Legal regulations to drug use best option - Prof Hart
Professor Carl Hart, a Neuroscientist Drug Researcher at the Columbia University has recommended for the adoption of legal regulations towards drug use, stressing that decriminalization was not the best option to drug use.
He said legal regulation of drug use in the country would ensure quality control and it would also generate jobs and revenue.
Prof Hart was speaking at the Maiden Public Lecture on Drug Policy Reforms in Ghana, which was on the theme: "Drug Policy Reforms; Perspectives on Criminal Justice and Decriminalizing Drug Use in Ghana".
The Lecture was organised by POS Foundation, the West Africa Drug Policy Network, and Crime Check Foundation to engage with communities, citizens and government officials on approaching drug policy formulation, compliance and implementation from a human rights and public health perspective.
It was also to demystify the concept of decriminalization and its implication for Ghana, engage legislators and key stakeholders on the need for drug policies to be grounded on human rights and public health.
It was also to provide a platform for citizens to appreciate and understand the various approaches to respond effectively to the drug challenges including the principles of harm reduction.
He said drug use was overwhelming positive and life-enhancing, indicating that addiction was inevitable and unpredictable.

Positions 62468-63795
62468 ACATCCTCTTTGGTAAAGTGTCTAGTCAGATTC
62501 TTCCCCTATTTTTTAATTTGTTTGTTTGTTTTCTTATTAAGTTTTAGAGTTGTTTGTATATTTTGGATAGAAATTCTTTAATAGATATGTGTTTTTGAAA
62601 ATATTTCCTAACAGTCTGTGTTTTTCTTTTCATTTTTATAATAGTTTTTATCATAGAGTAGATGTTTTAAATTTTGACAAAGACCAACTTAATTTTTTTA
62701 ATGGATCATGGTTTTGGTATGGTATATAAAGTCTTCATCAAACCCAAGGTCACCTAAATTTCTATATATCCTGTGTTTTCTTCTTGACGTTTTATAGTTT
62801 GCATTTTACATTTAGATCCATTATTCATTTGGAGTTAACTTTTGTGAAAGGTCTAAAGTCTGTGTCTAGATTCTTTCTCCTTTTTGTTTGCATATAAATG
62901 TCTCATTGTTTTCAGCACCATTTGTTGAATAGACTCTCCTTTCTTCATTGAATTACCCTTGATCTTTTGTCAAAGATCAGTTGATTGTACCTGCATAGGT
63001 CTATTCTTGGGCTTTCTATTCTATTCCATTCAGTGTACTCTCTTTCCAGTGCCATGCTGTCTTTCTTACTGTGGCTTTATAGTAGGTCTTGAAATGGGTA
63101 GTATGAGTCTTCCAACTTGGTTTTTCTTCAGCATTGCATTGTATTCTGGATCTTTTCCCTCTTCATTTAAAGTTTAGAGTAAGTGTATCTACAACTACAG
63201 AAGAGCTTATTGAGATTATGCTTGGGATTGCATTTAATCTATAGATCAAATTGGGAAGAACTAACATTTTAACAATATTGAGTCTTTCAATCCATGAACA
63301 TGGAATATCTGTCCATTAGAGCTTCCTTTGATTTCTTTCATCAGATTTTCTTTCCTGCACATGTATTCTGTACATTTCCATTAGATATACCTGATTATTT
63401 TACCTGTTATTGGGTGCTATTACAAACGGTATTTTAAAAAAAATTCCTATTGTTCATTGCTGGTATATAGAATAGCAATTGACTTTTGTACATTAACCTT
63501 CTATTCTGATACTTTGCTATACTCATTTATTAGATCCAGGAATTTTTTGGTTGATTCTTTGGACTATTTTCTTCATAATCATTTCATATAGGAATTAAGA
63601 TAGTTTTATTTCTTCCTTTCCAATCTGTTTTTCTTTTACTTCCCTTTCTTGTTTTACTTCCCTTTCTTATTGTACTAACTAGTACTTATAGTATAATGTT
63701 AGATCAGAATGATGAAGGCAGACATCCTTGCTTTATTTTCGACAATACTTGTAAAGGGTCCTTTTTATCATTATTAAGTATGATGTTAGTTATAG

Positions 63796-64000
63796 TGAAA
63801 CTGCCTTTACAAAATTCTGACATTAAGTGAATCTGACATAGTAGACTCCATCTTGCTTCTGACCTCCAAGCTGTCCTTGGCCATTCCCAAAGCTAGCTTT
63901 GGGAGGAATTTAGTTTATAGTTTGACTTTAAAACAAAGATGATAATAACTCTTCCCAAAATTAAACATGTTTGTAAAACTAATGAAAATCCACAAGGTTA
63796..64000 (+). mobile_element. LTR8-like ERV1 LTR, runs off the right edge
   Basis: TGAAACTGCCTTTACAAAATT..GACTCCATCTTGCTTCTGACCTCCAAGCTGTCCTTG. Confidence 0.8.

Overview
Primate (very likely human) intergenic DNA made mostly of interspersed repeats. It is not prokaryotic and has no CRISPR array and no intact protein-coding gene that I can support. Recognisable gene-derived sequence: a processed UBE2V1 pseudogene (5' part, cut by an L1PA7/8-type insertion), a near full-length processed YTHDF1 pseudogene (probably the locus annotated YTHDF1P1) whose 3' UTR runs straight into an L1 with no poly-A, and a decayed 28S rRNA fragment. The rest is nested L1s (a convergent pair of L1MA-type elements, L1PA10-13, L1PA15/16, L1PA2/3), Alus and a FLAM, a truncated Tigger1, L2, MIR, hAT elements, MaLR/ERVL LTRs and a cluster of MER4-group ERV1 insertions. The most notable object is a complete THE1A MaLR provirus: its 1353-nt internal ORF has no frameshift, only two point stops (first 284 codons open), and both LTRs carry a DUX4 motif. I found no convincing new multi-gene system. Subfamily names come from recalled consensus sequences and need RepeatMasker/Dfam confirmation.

He said 75 to 80 per cent of drug users do not have problem, some are people who are responsible, pay their taxes and take good care of their families.
He said governments and politicians hide behind Drug Policy Reforms to avoid addressing the real problems affecting the poor in society; which are unemployment, provision of quality education among others.
He said what was needed was better education on the issues and continues engagement and dialogue.
Going forward, Prof Hart expressed the belief that attitudes and laws around drug use need to change.
Mr Seth Kwame Acheampong, the Chairman of the Parliamentary Select Committee on Defence and Interior said it was refreshing to hear scientists speak on important societal matters like the Drug Policy Reforms that would help society grow.
He said engagement and dialogue was part of the policy cycle and its part of the law-making process of Parliament.
He said government has currently presented to Parliament a Bill on narcotics.
He said the country only has a Narcotic Board and it’s the desire of government to transform it to a Narcotic Commission, a higher body than a Board.
Nana Asantewaa Afadzinu, the Executive Director of West Africa Civil Society Institute said as a country, “we cannot continue to criminalise drug use, especially, Cannabis”.
She said it was mainly the poor that were affected by laws on criminalization and punishment of drug use.
The discussion comes at the back of the introduction of the new Narcotics Control Commission Bill, currently before the Parliamentary Committee on Defense and Interior.